Yesterday we looked at this incident in which Jacob wrestled with God. Today we can ask a few more questions about this important event.
What benefits did Jacob obtain? Jacob was now ready to get a new name Israel, which means ‘God will prevail’. Name usually indicates character. When he was merely Jacob, he knew about striving unsuccessfully with men, even if he made some temporary gains. But as Israel, he had discovered the secret of real success, of obtaining blessings from God, and even at this moment he seems to have been given the victory over Esau that he so wanted, that he now had power over men.
What was Jacob denied? Jacob wanted to know more about the Divine Stranger who had wrestled with him. Yet his request was turned down. Perhaps he was being reminded that he cannot ask the same questions as God. After all, the Lord can say to us, ‘What is your name?’ and we will tell him who we are. But we are not God’s equal and we cannot command him to reveal everything about himself to us. Jacob was being told that there were some things he had no right to know.
Or it could be that Jacob’s request was refused because he was not yet ready to know more about God. After all, he had already that night being made ready to trust fully in God and what a prolonged incident it had been. There is a sense in which Jacob, in asking God to reveal his name, was assuming that he was now ready to experience more of God. But he wasn’t. What he had been given that night was sufficient for the present. In the future he would learn more as God led him on in his paths.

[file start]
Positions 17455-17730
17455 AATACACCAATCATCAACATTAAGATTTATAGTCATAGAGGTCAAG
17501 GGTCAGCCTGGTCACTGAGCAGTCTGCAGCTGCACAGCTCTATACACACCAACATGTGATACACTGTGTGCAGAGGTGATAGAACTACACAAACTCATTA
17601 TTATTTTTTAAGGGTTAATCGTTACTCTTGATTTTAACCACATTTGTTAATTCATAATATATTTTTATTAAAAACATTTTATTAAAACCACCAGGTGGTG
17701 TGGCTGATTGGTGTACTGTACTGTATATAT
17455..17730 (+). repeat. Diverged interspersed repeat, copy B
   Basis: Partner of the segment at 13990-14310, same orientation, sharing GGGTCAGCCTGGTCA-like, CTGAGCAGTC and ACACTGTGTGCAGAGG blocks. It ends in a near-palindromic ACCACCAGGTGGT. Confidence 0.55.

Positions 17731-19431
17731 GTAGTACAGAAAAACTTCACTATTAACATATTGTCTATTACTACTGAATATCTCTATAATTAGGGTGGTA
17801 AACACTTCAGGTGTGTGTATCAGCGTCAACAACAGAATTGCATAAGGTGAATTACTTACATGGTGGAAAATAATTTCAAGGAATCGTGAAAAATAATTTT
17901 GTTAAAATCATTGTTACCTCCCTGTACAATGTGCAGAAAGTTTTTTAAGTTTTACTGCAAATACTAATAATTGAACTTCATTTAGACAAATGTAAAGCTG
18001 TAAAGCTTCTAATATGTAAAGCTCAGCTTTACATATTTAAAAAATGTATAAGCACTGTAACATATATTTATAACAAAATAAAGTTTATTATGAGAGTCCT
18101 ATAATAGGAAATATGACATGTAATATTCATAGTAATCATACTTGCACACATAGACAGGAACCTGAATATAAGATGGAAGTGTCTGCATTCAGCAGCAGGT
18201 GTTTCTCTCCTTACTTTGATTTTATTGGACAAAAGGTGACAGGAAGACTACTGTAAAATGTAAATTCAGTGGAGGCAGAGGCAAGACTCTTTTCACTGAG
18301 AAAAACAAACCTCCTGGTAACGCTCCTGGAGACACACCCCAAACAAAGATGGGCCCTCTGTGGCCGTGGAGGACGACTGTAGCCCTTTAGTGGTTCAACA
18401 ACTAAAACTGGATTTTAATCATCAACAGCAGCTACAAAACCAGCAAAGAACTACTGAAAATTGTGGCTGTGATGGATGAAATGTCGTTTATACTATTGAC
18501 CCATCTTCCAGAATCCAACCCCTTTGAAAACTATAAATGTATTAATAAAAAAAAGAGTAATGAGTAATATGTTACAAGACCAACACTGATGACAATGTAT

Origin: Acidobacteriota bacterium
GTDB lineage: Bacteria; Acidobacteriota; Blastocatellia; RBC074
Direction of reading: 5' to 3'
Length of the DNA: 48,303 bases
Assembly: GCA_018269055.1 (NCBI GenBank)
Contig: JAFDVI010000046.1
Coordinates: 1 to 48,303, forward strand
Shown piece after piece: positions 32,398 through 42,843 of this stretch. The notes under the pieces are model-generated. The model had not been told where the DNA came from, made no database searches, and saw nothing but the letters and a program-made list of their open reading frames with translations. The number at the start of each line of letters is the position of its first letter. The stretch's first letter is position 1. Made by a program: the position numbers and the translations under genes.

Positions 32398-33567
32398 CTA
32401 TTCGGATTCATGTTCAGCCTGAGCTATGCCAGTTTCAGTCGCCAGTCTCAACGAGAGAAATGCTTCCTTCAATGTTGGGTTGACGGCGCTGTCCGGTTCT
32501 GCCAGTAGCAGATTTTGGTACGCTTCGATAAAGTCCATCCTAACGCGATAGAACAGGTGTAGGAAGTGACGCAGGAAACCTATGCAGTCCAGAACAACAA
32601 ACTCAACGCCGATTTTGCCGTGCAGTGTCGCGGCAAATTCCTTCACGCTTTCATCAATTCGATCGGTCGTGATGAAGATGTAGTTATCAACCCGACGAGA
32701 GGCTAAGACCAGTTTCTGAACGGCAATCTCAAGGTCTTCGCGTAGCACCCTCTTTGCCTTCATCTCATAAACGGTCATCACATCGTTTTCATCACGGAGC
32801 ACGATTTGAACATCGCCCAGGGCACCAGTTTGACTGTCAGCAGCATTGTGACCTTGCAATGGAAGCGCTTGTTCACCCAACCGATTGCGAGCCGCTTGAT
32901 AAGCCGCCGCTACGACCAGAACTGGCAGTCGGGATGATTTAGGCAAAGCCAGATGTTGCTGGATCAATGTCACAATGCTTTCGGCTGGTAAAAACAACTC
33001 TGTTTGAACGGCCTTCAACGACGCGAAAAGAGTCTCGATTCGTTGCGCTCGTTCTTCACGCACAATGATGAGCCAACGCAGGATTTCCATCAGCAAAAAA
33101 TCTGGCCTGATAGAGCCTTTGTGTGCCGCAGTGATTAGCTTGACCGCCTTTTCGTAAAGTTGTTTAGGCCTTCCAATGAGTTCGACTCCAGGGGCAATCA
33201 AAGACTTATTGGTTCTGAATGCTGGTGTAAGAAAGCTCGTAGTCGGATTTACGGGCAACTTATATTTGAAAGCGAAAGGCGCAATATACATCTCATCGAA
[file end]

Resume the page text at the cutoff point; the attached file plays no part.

How did Jacob respond? The answer to this question is not given in Genesis 32, but it is found in Hosea 12:4: ‘He strove with the angel and prevailed; he wept and sought his favour.’ Why was he weeping? Not because he was in physical pain as a result of the wrestling. Instead he wept tears of repentance because he realised that he was not fully depending on God. The Lord had shown Jacob his sin and there in the presence of God Jacob confessed with tears. Despite the unusual way of obtaining the desired result, the Lord had brought self-dependent Jacob to the place where he could become Israel, the man who experienced God’s transforming power.
What did Jacob conclude? We see the answer to this question in verse 30: ‘So Jacob called the name of the place Peniel, saying, “For I have seen God face to face, and yet my life has been delivered.”’ Jacob realised that the One he should have feared had been gracious to him. His God had taken steps to appear in a manner that would not destroy Jacob. Jacob realised, through a remarkable display of divine grace, that God was on his side.
The theological description of this divine appearance is a theophany, and it is generally accepted that the divine person who appeared in this way was the Son of God. He appeared temporarily to Jacob in a particular form but that form was discarded when the meeting was over. Almost two thousand years later, the Son of God appeared in a form in which human could see him face to face and not be destroyed. That form has not been discarded, and so we can look forward to seeing him face to face for ever.
Of course, we should not regard the incident at Peniel as merely an incident in the life of Jacob. The incident tells us how we can interact with the One who delights to call himself the God of Jacob. We can have dealings with him in which we will not be destroyed even although we have sins very similar to Jacob. The story encourages us to draw near to him and ask him to change us. And we will be changed as long as we continue clinging to him. After all, it is better to limp with God into the future than march into it without him.